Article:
The True Story of Emmanuel Ofosu Yeboah
Laurie Ann Thompson & Sean Qualls
(Penguin Random House)– hardback
When Emmanuel was born, it seemed that having ‘only one strong leg’ would spell doom. Although his mother told Emmanuel he could ‘have anything‘ he learned early he would have to ‘get it for himself’. That included learning to ‘crawl and hop, fetch water and climb coconut trees’ and earning money. Although children with disabilities did not usually go to school in the Ghanian village in which Emmanuel lived, his mother carried him, until he became too heavy, and he ‘hopped to school and back- two miles each way’.
What’s more, it was at school that Emmanuel Ofosu Yeboah demonstrated determination to play football on crutches and his one good foot. Furthermore, he sought to join his friends cycling when they rented bikes. And then, despite falls, Emmanuel learned to ride!
This success powered Emmanuel beyond the loss of education forced on him when his mother became sick. This forced him to travel to the city to find employment. What’s more, the attitudes he experienced there to his disability, inspired him to plan to show ‘everyone that being disabled does not mean being unable’. Thus Emmanuel’s Dream was born.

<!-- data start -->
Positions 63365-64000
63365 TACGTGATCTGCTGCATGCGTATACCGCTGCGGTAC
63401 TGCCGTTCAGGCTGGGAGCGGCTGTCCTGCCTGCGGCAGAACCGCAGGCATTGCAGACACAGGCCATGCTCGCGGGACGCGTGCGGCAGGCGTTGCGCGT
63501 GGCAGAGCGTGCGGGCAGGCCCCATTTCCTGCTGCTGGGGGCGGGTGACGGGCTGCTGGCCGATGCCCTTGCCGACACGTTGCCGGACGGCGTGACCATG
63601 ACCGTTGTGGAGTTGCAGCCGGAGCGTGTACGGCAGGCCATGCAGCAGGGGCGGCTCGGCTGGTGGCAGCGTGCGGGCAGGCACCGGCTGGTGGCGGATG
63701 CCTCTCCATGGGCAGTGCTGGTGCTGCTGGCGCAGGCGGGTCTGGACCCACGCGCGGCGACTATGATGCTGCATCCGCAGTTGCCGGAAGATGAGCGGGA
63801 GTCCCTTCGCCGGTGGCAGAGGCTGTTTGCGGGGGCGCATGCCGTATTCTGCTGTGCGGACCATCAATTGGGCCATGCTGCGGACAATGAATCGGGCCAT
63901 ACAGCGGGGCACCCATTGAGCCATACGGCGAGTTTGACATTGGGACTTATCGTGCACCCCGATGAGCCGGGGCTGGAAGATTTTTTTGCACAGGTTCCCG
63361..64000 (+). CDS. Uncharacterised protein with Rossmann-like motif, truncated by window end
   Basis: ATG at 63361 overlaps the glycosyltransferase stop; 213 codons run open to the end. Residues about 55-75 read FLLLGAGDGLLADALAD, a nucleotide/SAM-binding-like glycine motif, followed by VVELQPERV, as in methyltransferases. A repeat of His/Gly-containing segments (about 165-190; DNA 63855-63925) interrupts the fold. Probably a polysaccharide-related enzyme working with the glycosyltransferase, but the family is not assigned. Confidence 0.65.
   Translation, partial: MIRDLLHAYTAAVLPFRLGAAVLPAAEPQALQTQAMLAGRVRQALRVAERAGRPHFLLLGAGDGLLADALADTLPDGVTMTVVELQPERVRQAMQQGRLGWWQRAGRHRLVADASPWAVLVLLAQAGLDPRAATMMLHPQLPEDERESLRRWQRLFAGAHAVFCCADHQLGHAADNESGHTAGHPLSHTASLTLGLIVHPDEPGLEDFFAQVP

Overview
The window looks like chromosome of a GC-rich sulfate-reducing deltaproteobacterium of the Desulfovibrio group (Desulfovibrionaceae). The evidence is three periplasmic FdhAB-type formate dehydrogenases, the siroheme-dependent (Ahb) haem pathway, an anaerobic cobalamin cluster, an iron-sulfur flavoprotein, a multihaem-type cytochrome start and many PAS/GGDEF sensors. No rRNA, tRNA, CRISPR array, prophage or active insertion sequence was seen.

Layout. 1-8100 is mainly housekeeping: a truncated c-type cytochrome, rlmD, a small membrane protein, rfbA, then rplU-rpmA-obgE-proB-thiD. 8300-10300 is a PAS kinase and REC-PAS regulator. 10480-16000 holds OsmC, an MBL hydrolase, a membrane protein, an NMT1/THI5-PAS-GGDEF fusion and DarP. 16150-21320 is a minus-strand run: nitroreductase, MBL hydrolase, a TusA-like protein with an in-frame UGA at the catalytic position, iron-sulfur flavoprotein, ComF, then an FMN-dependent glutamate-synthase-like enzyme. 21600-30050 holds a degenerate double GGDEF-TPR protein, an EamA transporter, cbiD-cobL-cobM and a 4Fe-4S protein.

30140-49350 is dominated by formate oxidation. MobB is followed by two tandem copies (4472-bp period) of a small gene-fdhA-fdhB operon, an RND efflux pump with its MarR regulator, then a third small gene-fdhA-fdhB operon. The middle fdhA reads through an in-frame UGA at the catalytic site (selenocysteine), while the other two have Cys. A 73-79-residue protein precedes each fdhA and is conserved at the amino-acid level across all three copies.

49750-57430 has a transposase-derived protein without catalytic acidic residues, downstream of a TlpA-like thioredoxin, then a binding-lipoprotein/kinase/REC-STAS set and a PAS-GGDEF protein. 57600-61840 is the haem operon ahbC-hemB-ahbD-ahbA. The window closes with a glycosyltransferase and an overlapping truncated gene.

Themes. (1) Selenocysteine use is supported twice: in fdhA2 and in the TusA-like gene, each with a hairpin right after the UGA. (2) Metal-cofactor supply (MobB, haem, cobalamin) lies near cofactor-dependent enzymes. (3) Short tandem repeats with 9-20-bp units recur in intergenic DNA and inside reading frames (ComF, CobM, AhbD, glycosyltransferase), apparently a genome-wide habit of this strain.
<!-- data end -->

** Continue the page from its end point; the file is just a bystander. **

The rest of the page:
True stories of heroes, especially young heroes, who overcome startling odds, inform and inspire. We consider Youthquake or How to Be Extraordinary, for example. Thereafter, this boy’s life story is startling. We wonder how, when everything seemed to be against him, he summoned up the drive and courage to seek more. Bookwagon recommends Emmanuel’s Dream highly for reading aloud, sharing, recognising and gifting.